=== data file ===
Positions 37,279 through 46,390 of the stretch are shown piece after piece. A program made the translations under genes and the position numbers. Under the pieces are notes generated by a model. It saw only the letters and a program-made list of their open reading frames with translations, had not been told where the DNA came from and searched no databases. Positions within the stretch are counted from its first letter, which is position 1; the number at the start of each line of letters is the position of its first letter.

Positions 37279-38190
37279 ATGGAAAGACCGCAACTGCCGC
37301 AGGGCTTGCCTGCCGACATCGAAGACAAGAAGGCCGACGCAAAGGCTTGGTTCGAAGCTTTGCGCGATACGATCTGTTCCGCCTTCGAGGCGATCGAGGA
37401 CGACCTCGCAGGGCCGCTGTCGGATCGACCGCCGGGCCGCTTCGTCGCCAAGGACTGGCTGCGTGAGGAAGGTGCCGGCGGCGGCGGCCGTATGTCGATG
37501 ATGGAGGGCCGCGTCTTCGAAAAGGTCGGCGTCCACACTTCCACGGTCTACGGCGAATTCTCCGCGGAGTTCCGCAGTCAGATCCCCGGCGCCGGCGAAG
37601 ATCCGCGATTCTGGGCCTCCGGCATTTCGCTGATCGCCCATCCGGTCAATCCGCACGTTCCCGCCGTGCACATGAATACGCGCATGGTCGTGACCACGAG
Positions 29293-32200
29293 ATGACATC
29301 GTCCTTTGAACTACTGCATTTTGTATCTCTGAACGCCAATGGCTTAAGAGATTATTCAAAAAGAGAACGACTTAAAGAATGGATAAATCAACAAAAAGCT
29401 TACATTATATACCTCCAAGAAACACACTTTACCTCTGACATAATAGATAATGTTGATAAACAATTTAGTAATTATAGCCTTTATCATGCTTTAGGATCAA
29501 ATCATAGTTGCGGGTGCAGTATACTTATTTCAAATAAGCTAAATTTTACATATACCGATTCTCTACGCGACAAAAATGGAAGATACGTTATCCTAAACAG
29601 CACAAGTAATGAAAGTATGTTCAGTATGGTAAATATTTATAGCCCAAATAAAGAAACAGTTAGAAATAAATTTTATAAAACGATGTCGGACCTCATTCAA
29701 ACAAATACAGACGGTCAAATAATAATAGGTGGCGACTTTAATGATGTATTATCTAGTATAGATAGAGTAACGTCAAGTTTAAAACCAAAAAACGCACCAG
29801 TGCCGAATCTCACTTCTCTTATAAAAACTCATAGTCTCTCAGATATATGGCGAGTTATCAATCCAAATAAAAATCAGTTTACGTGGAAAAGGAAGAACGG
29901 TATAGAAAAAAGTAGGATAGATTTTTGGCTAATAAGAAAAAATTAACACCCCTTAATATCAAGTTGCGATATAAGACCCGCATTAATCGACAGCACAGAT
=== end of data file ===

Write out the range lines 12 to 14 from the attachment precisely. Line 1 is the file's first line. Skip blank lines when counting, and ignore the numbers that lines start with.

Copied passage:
29501 ATCATAGTTGCGGGTGCAGTATACTTATTTCAAATAAGCTAAATTTTACATATACCGATTCTCTACGCGACAAAAATGGAAGATACGTTATCCTAAACAG
29601 CACAAGTAATGAAAGTATGTTCAGTATGGTAAATATTTATAGCCCAAATAAAGAAACAGTTAGAAATAAATTTTATAAAACGATGTCGGACCTCATTCAA
29701 ACAAATACAGACGGTCAAATAATAATAGGTGGCGACTTTAATGATGTATTATCTAGTATAGATAGAGTAACGTCAAGTTTAAAACCAAAAAACGCACCAG